American Honey

American Honey ★★★

Pretty on the fence with this one. I can dig the ambition, but there's no doubt that attempting to put forth a treatise about American youth (and honeys) is the kind of big grand statement that is bound to end up looking a little reductive, not to mention open and vulnerable to preachy moralizing and/or embarrassing fetishizing. American Honey has those problems, as well as a bad habit of indulging in a minstrely depiction of flyover country that often resembles poverty porn. Indeed, had I known nothing about Andrea Arnold I still would have guessed that she wasn't American, it has that sort of ethnographic vibe to it, and carries with it all the related problematics. Toss in dialogue and song choices that winkingly spell out the film's themes and values, and you have movie that I was very inclined to dislike.


There's stuff that works really well too, and while I think Arnold's choice to spin a story of survival v. American complacency into On the Road for the Vice Media gen, I think there are ideas inherent to this narrative that resonate. For one, there's the depiction of milennials as the product of the friction generated by the clash between their crypto-communist values and a diet of the ultra aggressive pop culture of the late 90's/2000's, a sort of update on Godard's "The children of Marx and Coca-Cola". Indeed, the cultural touchstones referenced both aesthetically and literally cover trap, punk, amateur porn, MMA, pokemon, outlaw country, and god knows what else. While its hard to deny that there's an air of glibness around the implementation of a lot of these reference points, it was still refreshing to hear a great, modern soundtrack that has its thumb on the pulse and treats trap music with respect.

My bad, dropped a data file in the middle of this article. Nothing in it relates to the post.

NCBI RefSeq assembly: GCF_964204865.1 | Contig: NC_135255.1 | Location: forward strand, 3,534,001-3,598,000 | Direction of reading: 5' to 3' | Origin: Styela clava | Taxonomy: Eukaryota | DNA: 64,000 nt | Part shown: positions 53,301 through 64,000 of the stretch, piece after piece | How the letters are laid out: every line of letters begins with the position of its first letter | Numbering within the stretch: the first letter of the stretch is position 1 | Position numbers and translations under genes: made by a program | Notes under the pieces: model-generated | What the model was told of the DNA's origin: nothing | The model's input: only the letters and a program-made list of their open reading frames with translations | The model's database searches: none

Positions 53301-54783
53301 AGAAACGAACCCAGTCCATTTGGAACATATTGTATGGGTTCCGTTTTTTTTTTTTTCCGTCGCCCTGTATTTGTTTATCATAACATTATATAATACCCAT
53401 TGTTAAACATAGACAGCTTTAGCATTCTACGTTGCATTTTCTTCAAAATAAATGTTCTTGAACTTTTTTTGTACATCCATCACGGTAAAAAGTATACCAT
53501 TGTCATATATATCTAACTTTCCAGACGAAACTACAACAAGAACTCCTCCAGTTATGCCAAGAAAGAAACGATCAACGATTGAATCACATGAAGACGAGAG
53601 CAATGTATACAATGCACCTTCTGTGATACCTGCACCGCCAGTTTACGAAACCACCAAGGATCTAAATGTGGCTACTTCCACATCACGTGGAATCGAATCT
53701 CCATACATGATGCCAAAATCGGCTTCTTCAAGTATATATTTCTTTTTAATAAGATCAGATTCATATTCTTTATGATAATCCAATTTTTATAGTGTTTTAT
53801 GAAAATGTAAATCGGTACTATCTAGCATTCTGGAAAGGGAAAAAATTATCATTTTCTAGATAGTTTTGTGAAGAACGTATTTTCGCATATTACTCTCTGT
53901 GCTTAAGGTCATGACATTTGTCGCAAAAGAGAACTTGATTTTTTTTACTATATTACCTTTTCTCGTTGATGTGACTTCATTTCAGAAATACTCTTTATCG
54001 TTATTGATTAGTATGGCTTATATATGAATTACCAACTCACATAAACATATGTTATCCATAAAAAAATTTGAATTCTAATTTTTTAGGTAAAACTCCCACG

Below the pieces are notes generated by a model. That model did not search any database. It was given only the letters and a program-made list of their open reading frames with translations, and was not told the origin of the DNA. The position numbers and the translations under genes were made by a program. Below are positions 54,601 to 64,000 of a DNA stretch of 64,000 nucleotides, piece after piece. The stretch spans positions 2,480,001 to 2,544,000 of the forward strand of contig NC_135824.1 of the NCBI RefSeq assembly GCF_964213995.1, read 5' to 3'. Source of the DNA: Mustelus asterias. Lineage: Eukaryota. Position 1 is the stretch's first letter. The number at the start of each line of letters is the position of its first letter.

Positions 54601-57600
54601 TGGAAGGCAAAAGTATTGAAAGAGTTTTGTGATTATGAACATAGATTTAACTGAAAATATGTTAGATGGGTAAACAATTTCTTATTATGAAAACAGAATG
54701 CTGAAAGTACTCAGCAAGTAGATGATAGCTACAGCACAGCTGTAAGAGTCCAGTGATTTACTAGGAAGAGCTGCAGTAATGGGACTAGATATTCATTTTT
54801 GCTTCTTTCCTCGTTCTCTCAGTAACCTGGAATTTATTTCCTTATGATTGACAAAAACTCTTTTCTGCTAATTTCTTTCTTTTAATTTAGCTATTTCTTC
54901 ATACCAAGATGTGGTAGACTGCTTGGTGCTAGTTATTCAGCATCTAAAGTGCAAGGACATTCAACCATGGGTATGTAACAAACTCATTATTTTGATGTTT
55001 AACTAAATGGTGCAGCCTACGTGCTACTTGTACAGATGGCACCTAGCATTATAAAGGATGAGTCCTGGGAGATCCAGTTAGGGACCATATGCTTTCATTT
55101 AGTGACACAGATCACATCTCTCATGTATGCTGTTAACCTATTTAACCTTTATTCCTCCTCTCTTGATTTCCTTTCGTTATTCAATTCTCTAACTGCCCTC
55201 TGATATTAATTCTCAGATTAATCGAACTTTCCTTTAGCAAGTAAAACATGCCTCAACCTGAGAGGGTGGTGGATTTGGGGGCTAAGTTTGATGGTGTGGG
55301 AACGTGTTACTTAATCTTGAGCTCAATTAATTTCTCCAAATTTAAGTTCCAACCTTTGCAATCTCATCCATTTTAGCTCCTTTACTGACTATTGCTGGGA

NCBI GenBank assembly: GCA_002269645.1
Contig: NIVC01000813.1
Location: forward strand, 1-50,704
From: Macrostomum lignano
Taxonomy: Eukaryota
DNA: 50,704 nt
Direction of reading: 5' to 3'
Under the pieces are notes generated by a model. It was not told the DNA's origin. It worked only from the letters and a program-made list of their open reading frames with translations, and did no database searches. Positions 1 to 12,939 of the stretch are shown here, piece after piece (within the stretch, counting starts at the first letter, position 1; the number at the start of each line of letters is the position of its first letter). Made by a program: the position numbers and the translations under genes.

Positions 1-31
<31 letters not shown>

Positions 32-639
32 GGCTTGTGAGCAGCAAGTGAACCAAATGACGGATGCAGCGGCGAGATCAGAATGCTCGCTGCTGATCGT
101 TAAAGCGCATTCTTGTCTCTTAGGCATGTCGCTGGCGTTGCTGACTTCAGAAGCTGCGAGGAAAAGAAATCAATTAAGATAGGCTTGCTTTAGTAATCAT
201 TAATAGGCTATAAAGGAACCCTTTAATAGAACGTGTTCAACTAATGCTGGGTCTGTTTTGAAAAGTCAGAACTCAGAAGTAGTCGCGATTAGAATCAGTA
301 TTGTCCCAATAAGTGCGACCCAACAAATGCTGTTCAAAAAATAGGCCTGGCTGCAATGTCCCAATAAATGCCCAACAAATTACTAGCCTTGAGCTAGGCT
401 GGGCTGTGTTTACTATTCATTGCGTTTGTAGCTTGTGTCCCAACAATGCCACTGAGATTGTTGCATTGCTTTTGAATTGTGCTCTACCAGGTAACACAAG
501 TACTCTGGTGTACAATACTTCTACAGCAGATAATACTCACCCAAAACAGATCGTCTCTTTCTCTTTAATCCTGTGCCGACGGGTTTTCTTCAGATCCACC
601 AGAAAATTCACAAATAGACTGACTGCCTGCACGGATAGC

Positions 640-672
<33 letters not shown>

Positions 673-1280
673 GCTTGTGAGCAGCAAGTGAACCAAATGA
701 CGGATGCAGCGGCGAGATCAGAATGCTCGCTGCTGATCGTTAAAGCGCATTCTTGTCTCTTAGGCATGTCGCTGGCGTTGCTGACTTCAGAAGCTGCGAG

Andrea Arnold also tries to play seer here, with the script establishing this way of life as the successor to the young professional, where labor is more representative of survival, and the lines between work and leisure blur. This is where some of the moralizing comes in, a scene depicting a hellish handjob is particularly dubious, but there's also optimism in the way that this magazine crew promotes an egalitarian, communal unit. References to both hardcore and outlaw country seem suggest that Arnold is hedging her bets regarding the ability for this lifestyle and its related communities to flourish long term, but on the flip-side there's also a sager implication that the underground economy has always been integral to America's identity and will continue to exist in ever changing forms.

So in short, I like this, I have deep reservations, but I'm into this. Good Labeouf, great wardrobe, and as ever, Arnold has a great eye for nonprofessional actors. S/o to that soundtrack one last time!

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